Some of us know the terrible damage that often comes with betrayal. Broken trust can be extremely hard to repair. And though there are some obvious examples of betrayal we could easily name, unfaithfulness can take all sorts of more subtle shapes and forms. What about taking for granted those we once promised to love? Of neglecting our commitments to those who rely on us? What about chasing after lifeless objects, images, and idols, that claim to offer excitement and joy, but only lead to death? Instead of keeping faith, and treasuring what we have been given in life, we can all be tempted to chase after our own selfish desires.
In the face of their betrayal, we hear God’s terrifying response. He says to Moses: ‘I’m done. I’m out. If they’d rather live for and worship that lifeless gold than Me, their Saviour, I’ll give them what they want. I am done with Israel.’ The stakes could not be higher for the Israelites. By themselves, they’d never have left the oppression of Egypt. And by themselves, they didn’t stand a chance in the wilderness. Israel’s only hope lay in God’s ongoing faithfulness. In His rescuing mercy, and life-giving love. And they had just trampled His gracious gift into the dust. Like a bride who runs away with a stranger during the wedding ceremony, Israel almost shattered their story with God as soon as it had begun.
But even in this terrifying moment of betrayal, where God threatens to wipe Israel out and start all over again, God also reveals His faithfulness in a surprising way: Brevard Childs points out that, “God vows the severest punishment imaginable, but then suddenly he conditions it, as it were, on Moses’ agreement. ‘Let me alone that I may consume them.’ The effect is that God himself leaves the door open for intercession. He allows himself to be persuaded.”  By inviting Moses into a place where he could stand up for Israel, God gave the people an advocate… someone who would have their back. Not because they deserved it, but because the LORD is gracious… and faithful to the end, even when we humans are not.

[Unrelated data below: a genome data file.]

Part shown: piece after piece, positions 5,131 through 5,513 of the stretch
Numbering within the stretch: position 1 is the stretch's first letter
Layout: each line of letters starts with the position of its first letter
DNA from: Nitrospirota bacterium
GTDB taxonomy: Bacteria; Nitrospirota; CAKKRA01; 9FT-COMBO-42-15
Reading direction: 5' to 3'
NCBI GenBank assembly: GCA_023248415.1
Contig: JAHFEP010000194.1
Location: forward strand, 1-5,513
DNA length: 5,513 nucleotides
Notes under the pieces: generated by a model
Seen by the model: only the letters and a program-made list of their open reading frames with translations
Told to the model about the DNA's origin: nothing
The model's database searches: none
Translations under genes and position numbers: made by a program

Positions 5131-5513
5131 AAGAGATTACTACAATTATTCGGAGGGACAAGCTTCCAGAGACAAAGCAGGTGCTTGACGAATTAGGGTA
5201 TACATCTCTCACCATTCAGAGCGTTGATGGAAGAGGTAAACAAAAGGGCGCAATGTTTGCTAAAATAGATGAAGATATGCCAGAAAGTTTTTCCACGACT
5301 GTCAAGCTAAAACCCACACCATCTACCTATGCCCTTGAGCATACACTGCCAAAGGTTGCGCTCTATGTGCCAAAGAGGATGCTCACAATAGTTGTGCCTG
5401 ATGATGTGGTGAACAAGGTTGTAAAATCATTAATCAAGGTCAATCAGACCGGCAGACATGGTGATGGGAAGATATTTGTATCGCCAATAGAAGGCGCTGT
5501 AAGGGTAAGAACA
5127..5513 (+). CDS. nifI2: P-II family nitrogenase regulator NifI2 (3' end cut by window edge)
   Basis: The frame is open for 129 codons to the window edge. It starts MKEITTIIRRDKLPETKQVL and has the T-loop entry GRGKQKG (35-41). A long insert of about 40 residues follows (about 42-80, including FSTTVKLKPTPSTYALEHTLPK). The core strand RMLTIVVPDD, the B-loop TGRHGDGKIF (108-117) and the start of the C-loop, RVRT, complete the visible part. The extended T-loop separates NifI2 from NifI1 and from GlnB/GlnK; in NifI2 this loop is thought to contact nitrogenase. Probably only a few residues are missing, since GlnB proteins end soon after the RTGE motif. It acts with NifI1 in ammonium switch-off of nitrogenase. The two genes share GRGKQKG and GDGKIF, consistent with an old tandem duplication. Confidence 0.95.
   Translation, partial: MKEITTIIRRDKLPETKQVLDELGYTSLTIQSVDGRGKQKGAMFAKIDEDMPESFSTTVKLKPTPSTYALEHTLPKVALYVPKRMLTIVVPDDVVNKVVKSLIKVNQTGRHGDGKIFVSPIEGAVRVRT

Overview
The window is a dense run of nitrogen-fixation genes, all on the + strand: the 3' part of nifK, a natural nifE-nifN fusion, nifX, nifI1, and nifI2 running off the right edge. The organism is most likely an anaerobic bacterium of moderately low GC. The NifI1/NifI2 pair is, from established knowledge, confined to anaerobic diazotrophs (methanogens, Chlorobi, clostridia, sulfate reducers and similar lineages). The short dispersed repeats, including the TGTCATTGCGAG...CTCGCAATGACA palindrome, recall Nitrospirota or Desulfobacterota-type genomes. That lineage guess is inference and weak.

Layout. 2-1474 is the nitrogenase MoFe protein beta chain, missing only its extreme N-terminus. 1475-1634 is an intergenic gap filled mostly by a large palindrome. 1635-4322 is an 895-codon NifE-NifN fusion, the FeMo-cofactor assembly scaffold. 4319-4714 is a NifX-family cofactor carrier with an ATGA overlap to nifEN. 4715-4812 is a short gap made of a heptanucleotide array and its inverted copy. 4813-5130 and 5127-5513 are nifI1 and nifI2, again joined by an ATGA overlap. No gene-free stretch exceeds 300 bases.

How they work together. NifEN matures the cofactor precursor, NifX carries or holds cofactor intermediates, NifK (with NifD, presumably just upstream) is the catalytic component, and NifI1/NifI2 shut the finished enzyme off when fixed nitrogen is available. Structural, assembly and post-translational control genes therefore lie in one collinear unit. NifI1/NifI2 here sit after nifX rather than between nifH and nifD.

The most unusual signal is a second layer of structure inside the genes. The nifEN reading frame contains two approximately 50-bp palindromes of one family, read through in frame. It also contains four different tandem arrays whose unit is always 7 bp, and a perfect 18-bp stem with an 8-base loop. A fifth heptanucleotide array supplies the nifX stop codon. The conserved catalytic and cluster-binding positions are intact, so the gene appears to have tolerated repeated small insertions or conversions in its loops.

So Moses steps through the door that God opens for him, and he pleads for God to spare Israel and forgive their betrayal. But how he does this matters. As Brevard Childs explains, “Moses does not attempt to excuse or mitigate Israel’s sin, but he seeks to overcome it by falling back ultimately on what God can do in making a future possible.” Though Moses makes his case for the people, he knows that Israel’s only hope is in the steadfastness and mercy that defines the Living God. In the end, it’s God’s own faithfulness that saves Israel. Moses prays that God we be true to Himself, even though His people proved false.
And because the LORD is faithful, He listens to Moses’ prayer, and the story of God’s people goes on, though not without some scars. Their ingratitude and faithlessness did not end overnight, and throughout the story of the Bible they would frequently struggle to follow the ways of their Saving LORD. The theologian Peter Leithart points out that this is not simply Israel’s struggle, but the same temptation is there for all who seek to follow the Living God. We are all tempted at times to turn from Him, and giving our hearts to things that lead us far away from His side. “Already at Sinai,” Leithart writes, “we get a preview of Israel’s history of idolatry, image-worship, blasphemy, and Sabbath-breaking. Already at the foot of Sinai, we know we need God’s Word written on our hearts by the finger of the Spirit. We need a mediator better than Moses, one who can demolish the idols of our hearts.” Thankfully, the Living God has given us this better advocate: coming Himself to stand and pray for us in Jesus Christ His Son.